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Tiffany dome, Preston Bradley hall.

Tiffany dome, Preston Bradley Hall at the Chicago Cultural Center, a popular venue for weddings. Sometimes with cheap presents.

One of the ways that bloggers get ideas is to look for things that people search for. One day, in my site statistics, I found that someone had found this using the search terms “cheap married people poor gift giving -wedding”. The searcher ended up at this post on the economics of gifts.

Those search terms were too good to ignore.

Are married people cheap? Do they give poor gifts? Does it matter whether or not it is a wedding?

There are a few things going here. The first is the distribution of major life events: things that are singular to us are also more or less universal. Your baby is a big deal. With seven billion people on earth, babies in general are pretty darn common. Likewise, your marriage is a big deal, but most adults get married at some point. Your parents deaths are big deals, but everyone else’s parents will die some day.

So that may be why people who are a little older and who have lived through more babies, weddings, graduations, and funerals find them less emotionally charged. They appreciate the significance but not the singularity.

Then there’s the effect of inflation. When we were married, my husband’s grandparents thought they were being generous with a $50 check. And there was a time when that was a huge and generous wedding present – just not when we were married. We weren’t upset about it, although we did think it was a little funny that the grandparents thought we’d be thrilled by the amount. Several years after that, I took the same grandmother Christmas shopping; her budget for her great-grandchildren was $5 each. She was in the early stages of dementia and probably thought that was a fine amount. I am still proud of the fact that I helped her find $5 presents, mostly in the form of Target’s seasonal t-shirts. (She was a widow at this point, so maybe this example doesn’t fit the “cheap married people poor gift giving” theme.)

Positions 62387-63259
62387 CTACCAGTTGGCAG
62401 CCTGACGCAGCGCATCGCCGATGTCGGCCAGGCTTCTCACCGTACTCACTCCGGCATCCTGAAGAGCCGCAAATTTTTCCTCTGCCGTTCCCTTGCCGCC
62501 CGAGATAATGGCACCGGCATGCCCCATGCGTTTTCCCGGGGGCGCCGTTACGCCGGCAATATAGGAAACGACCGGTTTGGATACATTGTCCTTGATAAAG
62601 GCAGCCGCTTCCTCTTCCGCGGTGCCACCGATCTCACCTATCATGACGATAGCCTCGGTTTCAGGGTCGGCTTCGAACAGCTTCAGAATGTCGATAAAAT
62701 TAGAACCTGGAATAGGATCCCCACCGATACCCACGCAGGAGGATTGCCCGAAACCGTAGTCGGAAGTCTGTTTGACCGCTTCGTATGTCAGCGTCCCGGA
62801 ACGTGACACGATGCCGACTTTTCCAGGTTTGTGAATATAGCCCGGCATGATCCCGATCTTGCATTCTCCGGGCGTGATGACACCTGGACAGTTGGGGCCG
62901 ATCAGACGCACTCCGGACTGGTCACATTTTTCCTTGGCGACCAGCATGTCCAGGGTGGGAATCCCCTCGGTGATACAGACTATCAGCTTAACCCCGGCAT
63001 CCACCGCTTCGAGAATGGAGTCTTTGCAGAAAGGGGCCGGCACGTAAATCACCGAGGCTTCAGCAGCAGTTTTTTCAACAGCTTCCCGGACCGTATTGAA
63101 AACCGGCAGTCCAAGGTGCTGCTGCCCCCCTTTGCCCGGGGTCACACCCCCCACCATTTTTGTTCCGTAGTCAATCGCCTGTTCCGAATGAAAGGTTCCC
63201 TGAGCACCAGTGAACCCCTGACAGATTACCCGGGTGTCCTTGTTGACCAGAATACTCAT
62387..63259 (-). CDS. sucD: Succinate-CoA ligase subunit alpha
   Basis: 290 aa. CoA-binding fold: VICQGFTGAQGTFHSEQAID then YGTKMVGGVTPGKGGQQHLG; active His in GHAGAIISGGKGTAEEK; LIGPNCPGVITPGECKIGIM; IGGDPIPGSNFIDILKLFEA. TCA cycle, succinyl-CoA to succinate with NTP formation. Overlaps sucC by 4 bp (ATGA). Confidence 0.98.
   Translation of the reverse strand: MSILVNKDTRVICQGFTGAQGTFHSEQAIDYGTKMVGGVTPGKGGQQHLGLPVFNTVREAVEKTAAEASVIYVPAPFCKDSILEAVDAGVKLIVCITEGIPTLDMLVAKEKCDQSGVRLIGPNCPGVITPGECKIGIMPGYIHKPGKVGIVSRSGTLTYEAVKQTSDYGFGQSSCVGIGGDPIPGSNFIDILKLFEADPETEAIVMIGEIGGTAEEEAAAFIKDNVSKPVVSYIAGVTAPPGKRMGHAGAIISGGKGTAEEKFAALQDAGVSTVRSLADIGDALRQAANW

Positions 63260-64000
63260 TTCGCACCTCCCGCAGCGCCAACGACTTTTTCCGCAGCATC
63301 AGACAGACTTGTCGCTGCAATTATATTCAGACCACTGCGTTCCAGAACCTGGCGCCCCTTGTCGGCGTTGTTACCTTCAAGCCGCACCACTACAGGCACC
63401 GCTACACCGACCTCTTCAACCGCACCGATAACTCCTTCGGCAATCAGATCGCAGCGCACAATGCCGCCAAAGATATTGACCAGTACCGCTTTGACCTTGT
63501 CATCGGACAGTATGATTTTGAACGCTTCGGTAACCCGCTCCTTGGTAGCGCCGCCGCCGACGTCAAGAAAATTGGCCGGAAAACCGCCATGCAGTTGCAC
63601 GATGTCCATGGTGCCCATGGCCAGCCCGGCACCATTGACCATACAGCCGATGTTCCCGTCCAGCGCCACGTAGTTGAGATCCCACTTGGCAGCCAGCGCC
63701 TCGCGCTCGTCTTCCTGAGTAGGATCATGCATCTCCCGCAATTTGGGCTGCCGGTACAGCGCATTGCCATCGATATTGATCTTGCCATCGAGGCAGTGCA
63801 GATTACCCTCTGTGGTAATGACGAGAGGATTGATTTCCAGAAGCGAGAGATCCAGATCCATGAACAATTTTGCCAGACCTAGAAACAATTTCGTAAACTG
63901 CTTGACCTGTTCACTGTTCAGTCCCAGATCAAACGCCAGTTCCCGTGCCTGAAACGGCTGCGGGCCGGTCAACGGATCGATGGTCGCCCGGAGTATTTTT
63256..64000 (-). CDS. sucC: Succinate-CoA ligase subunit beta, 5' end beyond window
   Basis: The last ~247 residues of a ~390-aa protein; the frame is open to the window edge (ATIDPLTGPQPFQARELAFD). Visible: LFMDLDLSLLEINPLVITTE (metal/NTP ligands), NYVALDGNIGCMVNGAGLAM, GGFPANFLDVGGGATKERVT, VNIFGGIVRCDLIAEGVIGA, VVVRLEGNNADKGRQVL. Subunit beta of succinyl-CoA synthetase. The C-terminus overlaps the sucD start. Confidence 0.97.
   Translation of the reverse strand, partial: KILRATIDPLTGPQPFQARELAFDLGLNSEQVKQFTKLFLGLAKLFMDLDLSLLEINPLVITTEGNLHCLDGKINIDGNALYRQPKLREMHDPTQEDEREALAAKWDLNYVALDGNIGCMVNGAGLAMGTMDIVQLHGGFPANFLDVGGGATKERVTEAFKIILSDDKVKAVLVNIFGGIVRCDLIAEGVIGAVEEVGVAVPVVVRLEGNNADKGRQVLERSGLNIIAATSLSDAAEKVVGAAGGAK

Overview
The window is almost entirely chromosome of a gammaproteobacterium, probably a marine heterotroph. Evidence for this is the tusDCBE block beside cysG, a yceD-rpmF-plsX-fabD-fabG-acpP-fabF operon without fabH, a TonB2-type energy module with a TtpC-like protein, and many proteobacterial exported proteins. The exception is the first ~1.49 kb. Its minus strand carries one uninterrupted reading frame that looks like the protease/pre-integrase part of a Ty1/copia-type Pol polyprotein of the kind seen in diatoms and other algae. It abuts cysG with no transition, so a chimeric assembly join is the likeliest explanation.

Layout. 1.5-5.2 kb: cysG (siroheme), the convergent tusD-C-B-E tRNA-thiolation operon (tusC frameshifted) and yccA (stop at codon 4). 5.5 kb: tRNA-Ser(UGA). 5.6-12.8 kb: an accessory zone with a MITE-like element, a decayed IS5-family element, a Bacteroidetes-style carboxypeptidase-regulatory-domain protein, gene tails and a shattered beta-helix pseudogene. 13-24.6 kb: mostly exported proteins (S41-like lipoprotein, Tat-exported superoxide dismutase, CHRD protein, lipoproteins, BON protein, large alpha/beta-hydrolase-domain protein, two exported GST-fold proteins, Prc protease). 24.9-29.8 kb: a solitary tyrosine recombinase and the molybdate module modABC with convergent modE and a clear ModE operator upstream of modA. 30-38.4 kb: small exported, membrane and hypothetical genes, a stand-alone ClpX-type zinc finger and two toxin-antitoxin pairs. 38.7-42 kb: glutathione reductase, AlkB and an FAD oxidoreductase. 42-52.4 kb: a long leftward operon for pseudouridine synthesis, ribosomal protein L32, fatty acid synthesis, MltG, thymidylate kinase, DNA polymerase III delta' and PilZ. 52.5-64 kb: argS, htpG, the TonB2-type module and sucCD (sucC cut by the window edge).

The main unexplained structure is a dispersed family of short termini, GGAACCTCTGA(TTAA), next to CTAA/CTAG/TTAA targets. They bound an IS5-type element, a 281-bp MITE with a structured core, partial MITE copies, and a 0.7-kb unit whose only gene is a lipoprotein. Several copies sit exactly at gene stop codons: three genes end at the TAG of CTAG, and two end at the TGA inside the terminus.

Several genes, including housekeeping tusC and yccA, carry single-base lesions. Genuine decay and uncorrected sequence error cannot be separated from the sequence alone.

Many married people have lots of demands on their income, even if it is a high income. Besides celebrations on both families, they may have mortgages, car payments, and kids. It may not be cheapness so much as too many demands on their disposable income.

Finally, it is always the thought that counts. Is someone being cheap out of spite, or because they are simply thinking about the gift-giving occasion in a different way than you are? If it’s the former, you don’t want to be friends with them. If it’s the latter, a little grace is in order.